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XFL off to solid start during opening weekend with healthy attendances and TV ratings

The revived XFL enjoyed a solid start during the spring-season American football league’s opening weekend, with healthy 17,000-plus attendances in the four games played and generally favorable reviews about the quality of play and television broadcasts.

On February 8, the DC Defenders drew 17,163 fans for their game against Seattle Dragons at Audi Field, while the Houston Roughnecks attracted a crowd of 17,815 for their clash with Los Angeles Wildcats at TDECU Stadium.

On February 9, the New York Guardians drew 17,634 fans to their home game against the Tampa Bay Vipers at the MetLife Stadium. While a solid number firmly in line with the draws in the other markets, the optics of a relatively small crowd in the 82,500-capacity MetLife Stadium, the home venue of the National Football League’s New York Giants and New York Jets, were less than ideal.

In the final game of the weekend, the Dallas Renegades attracted 17,026 fans for their home game against the St. Louis Battlehawks at the revamped Globe Life Park in Arlington.

It was also reported that prior to its opening weekend, the XFL had already surpassed ticket sales revenue for the entire season of the Alliance of American Football, which lasted just eight weeks in 2019.

Fan atmosphere at many of the XFL games was often lively, with reports of plenty of long lines at merchandise fans with fans eager to snap up official gear.

In regards to US television ratings, the Defenders-Dragons opener averaged 3.3 million viewers on ABC, with viewership peaking at 4.0 million at the end of the broadcast, a number that if it holds will compare favorably to the regular-season draws of many established US pro leagues outside of the National Football League.

Seattle-Tacoma had the highest local audience for the XFL debut with a 6.4 rating, while the Washington DC gained a 4.0.

By contrast, the Alliance of American Football averaged 2.9 million viewers for its opener on CBS in 2019. Notably that game was aired in primetime on Saturday evening, unlike the XFL opener which was on a Saturday afternoon.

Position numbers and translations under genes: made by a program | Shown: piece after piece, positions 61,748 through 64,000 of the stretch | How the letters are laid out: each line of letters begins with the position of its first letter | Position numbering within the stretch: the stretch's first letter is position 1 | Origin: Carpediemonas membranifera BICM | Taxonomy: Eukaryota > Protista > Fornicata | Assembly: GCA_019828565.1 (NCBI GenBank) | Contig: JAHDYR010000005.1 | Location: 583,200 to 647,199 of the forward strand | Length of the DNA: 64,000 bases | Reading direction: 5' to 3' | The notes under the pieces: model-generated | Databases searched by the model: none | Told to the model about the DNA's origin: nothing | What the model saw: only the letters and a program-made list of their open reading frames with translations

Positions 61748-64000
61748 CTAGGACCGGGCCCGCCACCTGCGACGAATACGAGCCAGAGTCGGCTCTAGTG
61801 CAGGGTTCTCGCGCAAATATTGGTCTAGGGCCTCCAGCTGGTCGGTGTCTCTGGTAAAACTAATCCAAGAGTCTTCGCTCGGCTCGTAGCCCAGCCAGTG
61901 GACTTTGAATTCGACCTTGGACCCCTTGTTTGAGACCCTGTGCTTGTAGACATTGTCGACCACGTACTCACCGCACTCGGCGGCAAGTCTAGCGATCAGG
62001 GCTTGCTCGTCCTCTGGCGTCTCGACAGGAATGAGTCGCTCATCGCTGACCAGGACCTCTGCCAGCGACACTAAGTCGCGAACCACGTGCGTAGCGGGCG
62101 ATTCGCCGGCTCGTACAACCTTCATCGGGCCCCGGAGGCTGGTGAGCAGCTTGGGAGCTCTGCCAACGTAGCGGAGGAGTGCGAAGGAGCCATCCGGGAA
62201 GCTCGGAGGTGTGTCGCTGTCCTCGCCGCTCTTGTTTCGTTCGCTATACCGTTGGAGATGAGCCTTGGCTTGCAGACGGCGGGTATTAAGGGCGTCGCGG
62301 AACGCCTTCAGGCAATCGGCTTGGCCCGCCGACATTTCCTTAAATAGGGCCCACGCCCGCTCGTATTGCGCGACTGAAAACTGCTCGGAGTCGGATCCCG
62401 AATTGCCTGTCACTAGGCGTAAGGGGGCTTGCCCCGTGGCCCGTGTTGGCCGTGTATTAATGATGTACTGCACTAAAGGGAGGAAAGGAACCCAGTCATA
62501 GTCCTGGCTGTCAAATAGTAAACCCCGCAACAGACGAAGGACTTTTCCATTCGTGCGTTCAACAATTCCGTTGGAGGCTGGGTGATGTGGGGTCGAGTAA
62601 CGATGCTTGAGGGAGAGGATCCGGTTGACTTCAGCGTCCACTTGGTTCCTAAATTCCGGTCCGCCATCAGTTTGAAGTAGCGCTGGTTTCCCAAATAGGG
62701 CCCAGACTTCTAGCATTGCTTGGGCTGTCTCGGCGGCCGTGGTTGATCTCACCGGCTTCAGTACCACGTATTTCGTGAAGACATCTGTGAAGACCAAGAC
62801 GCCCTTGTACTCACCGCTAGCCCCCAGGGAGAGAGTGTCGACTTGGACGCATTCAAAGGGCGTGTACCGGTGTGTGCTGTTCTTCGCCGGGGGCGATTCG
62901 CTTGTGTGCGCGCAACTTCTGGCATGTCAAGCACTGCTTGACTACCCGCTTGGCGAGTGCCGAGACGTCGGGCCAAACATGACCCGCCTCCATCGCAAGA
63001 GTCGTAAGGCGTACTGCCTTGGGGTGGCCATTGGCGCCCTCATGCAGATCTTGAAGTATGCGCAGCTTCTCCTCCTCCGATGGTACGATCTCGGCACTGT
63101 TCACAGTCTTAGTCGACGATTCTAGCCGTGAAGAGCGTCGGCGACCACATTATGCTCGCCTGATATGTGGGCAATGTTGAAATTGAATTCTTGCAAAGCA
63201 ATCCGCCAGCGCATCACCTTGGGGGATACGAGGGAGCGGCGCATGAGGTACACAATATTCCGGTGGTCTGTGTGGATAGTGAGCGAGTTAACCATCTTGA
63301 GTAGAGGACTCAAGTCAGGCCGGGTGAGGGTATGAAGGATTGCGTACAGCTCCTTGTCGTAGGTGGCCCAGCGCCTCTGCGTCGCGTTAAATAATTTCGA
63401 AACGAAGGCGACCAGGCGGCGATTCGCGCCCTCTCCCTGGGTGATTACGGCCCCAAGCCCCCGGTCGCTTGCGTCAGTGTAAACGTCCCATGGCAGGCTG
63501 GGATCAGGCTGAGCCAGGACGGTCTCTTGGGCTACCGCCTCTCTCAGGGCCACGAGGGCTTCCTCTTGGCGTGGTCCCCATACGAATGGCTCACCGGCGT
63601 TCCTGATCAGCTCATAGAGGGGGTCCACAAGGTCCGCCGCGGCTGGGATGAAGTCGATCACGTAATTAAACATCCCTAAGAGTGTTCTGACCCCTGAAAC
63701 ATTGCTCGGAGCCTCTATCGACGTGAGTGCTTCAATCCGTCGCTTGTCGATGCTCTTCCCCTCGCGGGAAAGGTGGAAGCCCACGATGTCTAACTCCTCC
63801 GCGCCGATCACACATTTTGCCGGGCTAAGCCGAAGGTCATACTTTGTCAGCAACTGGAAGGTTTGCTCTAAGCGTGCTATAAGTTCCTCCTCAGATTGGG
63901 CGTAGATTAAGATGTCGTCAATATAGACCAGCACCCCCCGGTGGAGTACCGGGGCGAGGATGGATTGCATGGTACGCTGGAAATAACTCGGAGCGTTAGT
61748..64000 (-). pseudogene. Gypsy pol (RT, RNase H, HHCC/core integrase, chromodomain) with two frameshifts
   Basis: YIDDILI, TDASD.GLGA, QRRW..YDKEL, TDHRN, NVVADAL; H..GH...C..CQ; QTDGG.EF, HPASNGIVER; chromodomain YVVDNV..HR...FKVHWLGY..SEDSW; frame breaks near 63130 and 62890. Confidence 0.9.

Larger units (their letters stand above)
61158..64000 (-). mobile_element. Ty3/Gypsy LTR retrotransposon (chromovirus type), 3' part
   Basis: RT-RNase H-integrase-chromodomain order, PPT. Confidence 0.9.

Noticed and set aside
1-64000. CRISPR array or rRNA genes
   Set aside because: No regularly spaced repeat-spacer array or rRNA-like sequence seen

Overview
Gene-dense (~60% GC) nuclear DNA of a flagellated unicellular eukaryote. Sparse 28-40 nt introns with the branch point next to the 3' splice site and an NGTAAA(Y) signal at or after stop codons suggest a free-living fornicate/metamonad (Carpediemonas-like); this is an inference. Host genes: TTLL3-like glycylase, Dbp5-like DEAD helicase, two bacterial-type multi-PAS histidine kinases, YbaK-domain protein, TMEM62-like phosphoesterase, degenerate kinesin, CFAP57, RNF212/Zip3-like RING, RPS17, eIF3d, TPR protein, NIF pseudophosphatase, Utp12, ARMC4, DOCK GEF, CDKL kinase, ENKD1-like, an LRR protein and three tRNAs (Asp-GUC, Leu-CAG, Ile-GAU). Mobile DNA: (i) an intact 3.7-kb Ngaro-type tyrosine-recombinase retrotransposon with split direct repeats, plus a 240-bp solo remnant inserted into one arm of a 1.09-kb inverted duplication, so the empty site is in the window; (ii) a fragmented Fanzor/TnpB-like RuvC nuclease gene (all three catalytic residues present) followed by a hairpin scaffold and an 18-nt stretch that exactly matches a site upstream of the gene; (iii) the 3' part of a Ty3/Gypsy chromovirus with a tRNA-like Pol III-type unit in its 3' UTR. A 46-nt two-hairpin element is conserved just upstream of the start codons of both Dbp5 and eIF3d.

The XFL’s quality of play and in-game innovations were generally well-received, but not everything quite went according to plan.

The XFL has implemented a series of new rules, designed to speed up play and add excitement. As such, league was hoping its games would last around 2 hours 45 minutes. But the Defenders-Dragons season opener went over the three-hour mark and briefly clashed with the later kick-off in Houston, with both games being broadcast on national TV in the United States at the same time.

Meanwhile, one of the multiple in-game interviews went unexpectedly viral when Dragons offensive linesman Dillon Day cursed on national television. There were also questions about whether interviewing a kicker directly after he missed a field goal, as happened to the Dragons’ Ty Rausa, was appropriate.

But aside from some of those production and operational issues, it remained an impressive opening weekend for the start-up league, whose executives are keenly aware that they must maintain interest after the novelty effect wears off.

“For us, if the fans who attend and watch at home feel as though it was a good football game and they had a fun time either watching or being in this awesome venue with us, that’s success,” XFL chief operating officer Jeffrey Pollack said. “We’re taking a long-term view in this. Success ultimately will not be measured in the first game or the first weekend or the first season.”

He added: “Our expectation for this first season is for football fans to simply give us a look, give us a chance, sample us. We understand that fandom is earned. It’s not given.”

Meanwhile, the Renegades wore Bud Light Seltzer logos on the back of their helmets as part of a sponsorship deal with the hard seltzer brand. The team is the first in the XFL to have uniform advertising at present.

Read this: XFL confident its second act will prove a success and avoid same fate as AAF